He rubbed his hands together, revelling in his coming revenge. And he continued:

"You see, my dear Clarisse... there's nothing to be done in that direction. What then? What straw will you cling to? Why, I was forgetting: M. Arsene Lupin! Mr. Growler! Mr. Masher!... Pah, you'll admit that those gentlemen have not shone and that all their feats of prowess have not prevented me from going my own little way. It was bound to be. Those fellows imagine that there's no one to equal them. When they meet an adversary like myself, one who is not to be bounced, it upsets them and they make blunder after blunder, while still believing that they are hoodwinking him like mad. Schoolboys, that's what they are! However, as you seem to have some illusions left about the aforesaid Lupin, as you are counting on that poor devil to crush me and to work a miracle in favour of your innocent Gilbert, come, let's dispel that illusion. Oh! Lupin! Lord above, she believes in Lupin! She places her last hopes in Lupin! Lupin! Just wait till I prick you, my illustrious windbag!"

He took up the receiver of the telephone which communicated with the hall of the hotel and said:

"I'm No. 129, mademoiselle. Would you kindly ask the person sitting opposite your office to come up to me?... Huh!... Yes, mademoiselle, the gentleman in a gray felt hat. He knows. Thank you, mademoiselle."

Hanging up the receiver, he turned to Clarisse:

"Don't be afraid. The man is discretion itself. Besides, it's the motto of his trade: 'Discretion and dispatch.' As a retired detective, he has done me a number of services, including that of following you while you were following me. Since our arrival in the south, he has been less busy with you; but that was because he was more busy elsewhere. Come in, Jacob."

He himself opened the door, and a short, thin man, with a red moustache, entered the room.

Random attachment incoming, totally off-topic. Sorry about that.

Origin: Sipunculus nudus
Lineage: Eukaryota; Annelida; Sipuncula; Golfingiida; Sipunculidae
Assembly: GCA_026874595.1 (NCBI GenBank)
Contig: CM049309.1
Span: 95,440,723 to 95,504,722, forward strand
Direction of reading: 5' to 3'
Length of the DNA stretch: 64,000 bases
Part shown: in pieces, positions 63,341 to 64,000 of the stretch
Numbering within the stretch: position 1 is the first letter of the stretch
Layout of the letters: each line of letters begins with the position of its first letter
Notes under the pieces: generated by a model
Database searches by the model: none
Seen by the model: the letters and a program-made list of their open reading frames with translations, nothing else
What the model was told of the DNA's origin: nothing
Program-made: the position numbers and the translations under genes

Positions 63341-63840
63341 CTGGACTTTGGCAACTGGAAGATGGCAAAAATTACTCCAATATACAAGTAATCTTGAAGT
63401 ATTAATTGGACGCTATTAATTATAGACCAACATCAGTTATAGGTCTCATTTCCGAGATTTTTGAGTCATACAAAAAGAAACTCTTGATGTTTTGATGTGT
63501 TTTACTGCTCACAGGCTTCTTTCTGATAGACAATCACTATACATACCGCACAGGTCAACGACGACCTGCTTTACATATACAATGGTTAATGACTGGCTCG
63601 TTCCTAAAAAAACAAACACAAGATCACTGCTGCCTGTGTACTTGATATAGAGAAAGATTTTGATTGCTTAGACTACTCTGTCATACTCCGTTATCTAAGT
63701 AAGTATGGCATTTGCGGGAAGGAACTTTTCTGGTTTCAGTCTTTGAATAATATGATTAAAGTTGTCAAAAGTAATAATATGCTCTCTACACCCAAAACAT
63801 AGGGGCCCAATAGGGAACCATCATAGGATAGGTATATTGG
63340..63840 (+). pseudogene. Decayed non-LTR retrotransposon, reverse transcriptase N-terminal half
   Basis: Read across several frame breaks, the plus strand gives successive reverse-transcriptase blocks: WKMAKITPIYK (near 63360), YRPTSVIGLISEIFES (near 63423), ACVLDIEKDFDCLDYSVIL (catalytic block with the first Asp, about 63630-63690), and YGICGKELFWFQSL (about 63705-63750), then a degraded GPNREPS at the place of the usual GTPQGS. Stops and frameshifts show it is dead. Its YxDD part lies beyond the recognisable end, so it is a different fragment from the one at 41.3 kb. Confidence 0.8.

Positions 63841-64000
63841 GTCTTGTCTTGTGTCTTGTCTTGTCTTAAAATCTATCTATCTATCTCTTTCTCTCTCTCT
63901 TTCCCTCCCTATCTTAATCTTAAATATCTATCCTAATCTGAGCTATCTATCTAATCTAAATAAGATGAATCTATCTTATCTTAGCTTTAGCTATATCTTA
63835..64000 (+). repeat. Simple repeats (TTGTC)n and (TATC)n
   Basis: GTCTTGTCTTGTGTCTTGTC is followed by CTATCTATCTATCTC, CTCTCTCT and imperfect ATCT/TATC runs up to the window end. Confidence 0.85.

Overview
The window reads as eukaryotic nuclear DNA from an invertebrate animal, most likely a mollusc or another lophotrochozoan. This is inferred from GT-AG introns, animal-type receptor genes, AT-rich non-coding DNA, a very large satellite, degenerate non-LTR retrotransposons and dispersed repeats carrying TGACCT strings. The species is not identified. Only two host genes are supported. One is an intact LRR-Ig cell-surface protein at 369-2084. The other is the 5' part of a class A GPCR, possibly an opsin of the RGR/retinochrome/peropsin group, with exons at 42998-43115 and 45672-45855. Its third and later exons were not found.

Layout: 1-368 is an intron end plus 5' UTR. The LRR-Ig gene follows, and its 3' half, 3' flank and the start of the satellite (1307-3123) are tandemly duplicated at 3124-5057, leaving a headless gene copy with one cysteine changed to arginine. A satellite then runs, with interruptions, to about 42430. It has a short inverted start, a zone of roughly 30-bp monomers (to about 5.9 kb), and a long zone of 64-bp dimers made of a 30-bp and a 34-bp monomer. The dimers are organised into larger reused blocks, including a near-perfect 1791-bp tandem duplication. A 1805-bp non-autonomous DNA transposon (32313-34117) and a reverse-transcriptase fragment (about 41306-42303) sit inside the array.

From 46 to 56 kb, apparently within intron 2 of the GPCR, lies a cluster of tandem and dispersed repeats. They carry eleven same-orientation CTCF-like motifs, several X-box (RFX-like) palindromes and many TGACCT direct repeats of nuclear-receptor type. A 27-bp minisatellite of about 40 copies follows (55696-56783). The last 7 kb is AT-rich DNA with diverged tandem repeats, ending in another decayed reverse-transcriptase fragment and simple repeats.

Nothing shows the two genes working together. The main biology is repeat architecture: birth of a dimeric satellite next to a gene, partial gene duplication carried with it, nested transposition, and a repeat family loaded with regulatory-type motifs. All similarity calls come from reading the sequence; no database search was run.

"Please tell this lady, Jacob, in a few brief words, what you have done since Wednesday evening, when, after letting her get into the train-de-luxe which was taking me from the Gare de Lyon to the south, you yourself remained on the platform at the station. Of course, I am not asking how you spent your time, except in so far as concerns the lady and the business with which I entrusted you."

Jacob dived into the inside-pocket of his jacket and produced a little note-book of which he turned over the pages and read them aloud in the voice of a man reading a report:

"Wednesday evening, 8.15. Gare de Lyon. Wait for two gents, Growler and Masher. They come with another whom I don't know yet, but who can only be M. Nicole. Give a porter ten francs for the loan of his cap and blouse. Accost the gents and tell them, from a lady, 'that they were gone to Monte Carlo.' Next, telephone to the porter at the Hotel Franklin. All telegrams sent to his boss and dispatched by said boss will be read by said hotel-porter and, if necessary, intercepted.

"Thursday. Monte Carlo. The three gents search the hotels.

"Friday. Flying visits to La Turbie, the Cap d'Ail, Cap Martin. M. Daubrecq rings me up. Thinks it wiser to send the gents to Italy. Make the porter of the Hotel Franklin send them a telegram appointing a meeting at San Remo.

"Saturday. San Remo. Station platform. Give the porter of the Ambassadeurs-Palace ten francs for the loan of his cap. The three gents arrive. They speak to me. Explain to them that a lady traveller, Mme. Mergy, is going on to Genoa, to the Hotel Continental. The gents hesitate. M. Nicole wants to get out. The others hold him back. The train starts. Good luck, gents! An hour later, I take the train for France and get out at Nice, to await fresh orders."

Jacob closed his note-book and concluded:

"That's all. To-day's doings will be entered this evening."

"You can enter them now, M. Jacob. '12 noon. M. Daubrecq sends me to the Wagon-Lits Co. I book two berths in the Paris sleeping-car, by the 2.48 train, and send them to M. Daubrecq by express messenger. Then I take the 12.58 train for Vintimille, the frontier-station, where I spend the day on the platform watching all the travellers who come to France. Should Messrs. Nicole, Growler and Masher take it into their heads to leave Italy and return to Paris by way of Nice, my instructions are to telegraph to the headquarters of police that Master Arsene Lupin and two of his accomplices are in train number so-and-so."